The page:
Footnotes (289)



The State Secrets Privilege in the Post-9/11 Era

Steven D. Schwinn

John Marshall Law School (Chicago)

March 31, 2010

Pace Law Review, Vol. 30, p. 778, 2010

This article examines the Government’s position on the state secrets privilege in the post-9/11 cases. It argues that the Government’s new position, first under President Bush and now under President Obama, marks an important and disturbing change in how it considers and treats the privilege. In these cases, the Government has sought to dramatically expand the privilege by arguing that the state secrets privilege has roots in constitutional separation-of-powers principles, and not merely in common law evidentiary principles. As a result of this claim, the Government has moved to minimize the roles of the courts in policing the privilege, it has negated private litigants’ interests in their cases against the Government and its partners, and it has argued that courts must completely dismiss those cases in which the Government alone decrees that the very subject matter is a state secret. This new view of the state secrets privilege has gained some traction in the federal courts, even though it lacks support in the history and the precedent of the privilege. Efforts to reform the privilege must take account of the Government’s sweeping new position.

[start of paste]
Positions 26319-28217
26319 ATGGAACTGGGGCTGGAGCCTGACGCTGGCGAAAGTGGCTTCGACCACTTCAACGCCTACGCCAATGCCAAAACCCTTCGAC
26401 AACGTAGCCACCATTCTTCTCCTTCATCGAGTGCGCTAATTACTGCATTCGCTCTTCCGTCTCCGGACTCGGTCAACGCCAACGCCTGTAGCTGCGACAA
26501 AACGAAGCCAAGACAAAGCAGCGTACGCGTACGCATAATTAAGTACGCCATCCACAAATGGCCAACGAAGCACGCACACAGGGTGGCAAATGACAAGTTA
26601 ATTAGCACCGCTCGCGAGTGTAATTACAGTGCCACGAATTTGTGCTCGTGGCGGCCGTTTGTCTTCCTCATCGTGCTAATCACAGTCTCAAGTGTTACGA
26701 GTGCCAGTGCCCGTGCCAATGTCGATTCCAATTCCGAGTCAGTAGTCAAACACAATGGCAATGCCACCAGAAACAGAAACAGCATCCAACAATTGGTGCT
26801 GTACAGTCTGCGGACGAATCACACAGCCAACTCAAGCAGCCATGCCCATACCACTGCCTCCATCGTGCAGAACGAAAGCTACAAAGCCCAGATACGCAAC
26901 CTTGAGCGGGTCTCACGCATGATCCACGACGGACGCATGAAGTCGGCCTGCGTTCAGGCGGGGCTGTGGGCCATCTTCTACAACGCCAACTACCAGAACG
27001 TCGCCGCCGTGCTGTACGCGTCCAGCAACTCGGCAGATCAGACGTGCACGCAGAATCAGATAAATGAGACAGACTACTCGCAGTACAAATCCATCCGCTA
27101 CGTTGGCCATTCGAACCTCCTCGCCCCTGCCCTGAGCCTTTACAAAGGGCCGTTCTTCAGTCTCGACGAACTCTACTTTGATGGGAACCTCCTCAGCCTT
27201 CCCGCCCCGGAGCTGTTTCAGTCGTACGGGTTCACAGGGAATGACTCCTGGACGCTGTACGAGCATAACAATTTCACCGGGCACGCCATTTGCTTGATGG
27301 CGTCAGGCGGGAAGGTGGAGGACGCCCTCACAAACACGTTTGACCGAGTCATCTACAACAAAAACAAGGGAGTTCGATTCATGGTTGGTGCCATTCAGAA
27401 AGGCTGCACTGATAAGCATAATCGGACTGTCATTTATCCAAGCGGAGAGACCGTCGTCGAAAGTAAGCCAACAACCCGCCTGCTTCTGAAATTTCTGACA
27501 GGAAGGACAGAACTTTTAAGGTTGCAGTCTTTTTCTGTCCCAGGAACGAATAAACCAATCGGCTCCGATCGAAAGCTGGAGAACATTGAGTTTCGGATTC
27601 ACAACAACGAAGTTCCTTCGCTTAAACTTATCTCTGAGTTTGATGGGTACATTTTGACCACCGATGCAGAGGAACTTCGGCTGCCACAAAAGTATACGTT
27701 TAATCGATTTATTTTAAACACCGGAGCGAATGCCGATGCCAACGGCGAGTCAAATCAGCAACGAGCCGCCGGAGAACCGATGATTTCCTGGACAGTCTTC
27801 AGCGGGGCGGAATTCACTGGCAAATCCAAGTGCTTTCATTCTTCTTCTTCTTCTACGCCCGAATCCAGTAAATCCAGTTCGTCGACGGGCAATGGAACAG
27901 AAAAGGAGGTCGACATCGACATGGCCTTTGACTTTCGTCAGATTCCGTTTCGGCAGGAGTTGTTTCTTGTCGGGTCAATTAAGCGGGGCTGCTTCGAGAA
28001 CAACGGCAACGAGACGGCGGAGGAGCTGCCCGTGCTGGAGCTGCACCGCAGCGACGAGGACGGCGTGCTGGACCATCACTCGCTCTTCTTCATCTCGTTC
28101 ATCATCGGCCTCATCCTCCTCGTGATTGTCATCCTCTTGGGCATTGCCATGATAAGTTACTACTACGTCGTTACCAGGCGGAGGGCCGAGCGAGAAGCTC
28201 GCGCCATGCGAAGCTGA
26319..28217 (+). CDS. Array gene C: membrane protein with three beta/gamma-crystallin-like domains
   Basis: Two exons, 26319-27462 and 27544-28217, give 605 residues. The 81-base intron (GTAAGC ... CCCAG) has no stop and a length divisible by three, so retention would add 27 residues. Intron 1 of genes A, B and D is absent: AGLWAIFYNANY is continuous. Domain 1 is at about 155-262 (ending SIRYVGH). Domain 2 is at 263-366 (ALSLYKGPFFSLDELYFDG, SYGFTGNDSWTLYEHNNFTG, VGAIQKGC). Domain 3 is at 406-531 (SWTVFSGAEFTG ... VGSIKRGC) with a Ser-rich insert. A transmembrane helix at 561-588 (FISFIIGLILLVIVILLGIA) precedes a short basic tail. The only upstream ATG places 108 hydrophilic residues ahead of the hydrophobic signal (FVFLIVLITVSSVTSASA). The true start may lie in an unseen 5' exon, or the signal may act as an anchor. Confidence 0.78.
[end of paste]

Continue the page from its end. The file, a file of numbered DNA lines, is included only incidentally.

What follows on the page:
Number of Pages in PDF File: 55

Keywords: State Secrets Privilege, separation of powers

Open PDF in Browser Download This Paper

Date posted: April 2, 2010  

Suggested Citation

Schwinn, Steven D., The State Secrets Privilege in the Post-9/11 Era (March 31, 2010). Pace Law Review, Vol. 30, p. 778, 2010. Available at SSRN: http://ssrn.com/abstract=1582707

Contact Information

Steven D. Schwinn (Contact Author)
John Marshall Law School (Chicago) ( email )
315 South Plymouth Court
Chicago, IL 60604
United States
312.386.2865 (Phone)
Feedback to SSRN

Paper statistics
Abstract Views: 789
Downloads: 93
Download Rank: 191,403
Footnotes:  289

© 2015 Social Science Electronic Publishing, Inc. All Rights Reserved.  FAQ   Terms of Use   Privacy Policy   Copyright   Contact Us
This page was processed by apollo8 in 0.282 seconds